Councils face £2bn of ‘unpalatable’ cuts unless government intervenes

England’s largest councils will need to cut a further £1bn to balance budgets in February 2019 unless government intervenes.

These are the findings from the County Councils Network (CCN) who have surveyed councils across the UK and warn that they will set out £685m in savings and £233m in frontline service cuts next February.

Cllr Nick Rushton, CCN finance spokesman and leader of Leicestershire County Council, said: ‘County authorities are in a serious and extremely challenging financial position.

‘The further planned funding cuts and continued escalation of costs outside of our control, will make this bad situation even worse.

‘Choices will be limited and reductions to front line services inevitable:  with valued services such as pothole and highway repairs, children’s centres, libraries and increased charges for residents all, on the agenda.’

The CCN says reductions next year are likely to result in further cuts to some care services, extra charges being introduced, the closure of recycling centres, less money for pothole filling, the removal of bus routes, and cuts to public health services.

In the last few weeks, Somerset and Northamptonshire, have had to confirm in-year funding cuts and savings to keep to their 2018-19 budgets, whilst several others have recorded in-year overspends.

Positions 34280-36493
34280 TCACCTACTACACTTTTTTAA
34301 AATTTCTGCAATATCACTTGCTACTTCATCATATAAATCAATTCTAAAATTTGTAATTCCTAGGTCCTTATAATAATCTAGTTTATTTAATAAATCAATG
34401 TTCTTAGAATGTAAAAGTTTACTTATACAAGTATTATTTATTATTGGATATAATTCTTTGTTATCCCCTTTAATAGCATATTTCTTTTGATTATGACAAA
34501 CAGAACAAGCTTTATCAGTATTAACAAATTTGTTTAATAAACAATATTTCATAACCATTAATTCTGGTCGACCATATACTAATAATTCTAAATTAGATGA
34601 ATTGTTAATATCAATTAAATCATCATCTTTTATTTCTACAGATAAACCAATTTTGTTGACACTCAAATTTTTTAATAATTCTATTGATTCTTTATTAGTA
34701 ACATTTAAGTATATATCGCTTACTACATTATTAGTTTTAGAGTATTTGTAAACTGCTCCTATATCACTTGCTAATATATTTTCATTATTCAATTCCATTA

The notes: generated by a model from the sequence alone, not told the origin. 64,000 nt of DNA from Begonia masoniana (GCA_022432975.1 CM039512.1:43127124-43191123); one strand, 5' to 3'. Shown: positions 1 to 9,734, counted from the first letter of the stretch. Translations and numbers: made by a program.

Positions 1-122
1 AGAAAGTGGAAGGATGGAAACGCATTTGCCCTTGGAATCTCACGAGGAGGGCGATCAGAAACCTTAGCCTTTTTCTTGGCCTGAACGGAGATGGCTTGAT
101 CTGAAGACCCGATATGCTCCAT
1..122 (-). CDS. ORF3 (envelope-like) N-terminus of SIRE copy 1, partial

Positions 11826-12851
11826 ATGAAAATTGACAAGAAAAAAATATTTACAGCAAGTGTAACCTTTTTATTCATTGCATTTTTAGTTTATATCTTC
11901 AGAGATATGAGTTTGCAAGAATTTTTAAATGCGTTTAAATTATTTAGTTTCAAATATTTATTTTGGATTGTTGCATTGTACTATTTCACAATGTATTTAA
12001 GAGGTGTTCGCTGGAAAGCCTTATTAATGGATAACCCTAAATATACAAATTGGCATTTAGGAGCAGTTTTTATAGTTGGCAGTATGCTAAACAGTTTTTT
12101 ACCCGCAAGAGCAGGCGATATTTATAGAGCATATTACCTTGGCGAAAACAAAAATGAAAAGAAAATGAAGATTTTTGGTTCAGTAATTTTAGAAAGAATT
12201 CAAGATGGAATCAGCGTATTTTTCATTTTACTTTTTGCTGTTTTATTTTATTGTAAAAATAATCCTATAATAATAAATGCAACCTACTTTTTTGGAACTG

CCN also warns with councils using at least £185m of reserves this year, their ability to draw down the same levels next year to offset cuts is limited.

‘There is not enough money today to run vital services,’ adds Cllr Rushton.

‘The Government needs to intervene if we are going to avoid unpalatable cutbacks next year. It is only with extra resource delivered on a sustained basis that will allow delivery of services that the public deserve, growth of our economies, and protection of the vulnerable and elderly.’

The LGA says that by 2020, local authorities will have faced a reduction to core funding from the Government of nearly £16bn since 2010.

Last month they surveyed council transport heads who said a lack of Government funding is holding back ‘sustainable’ transport.

‘The LGA has been calling on the Government to provide long-term funding certainty as well as to reinvest 2 pence per litre of existing fuel duty into local road maintenance which would generate £1bn a year for councils to spend on promoting sustainable travel, reducing congestion and improving roads,’ said Cllr Judith Blake, spokesperson for transport at the LGA.


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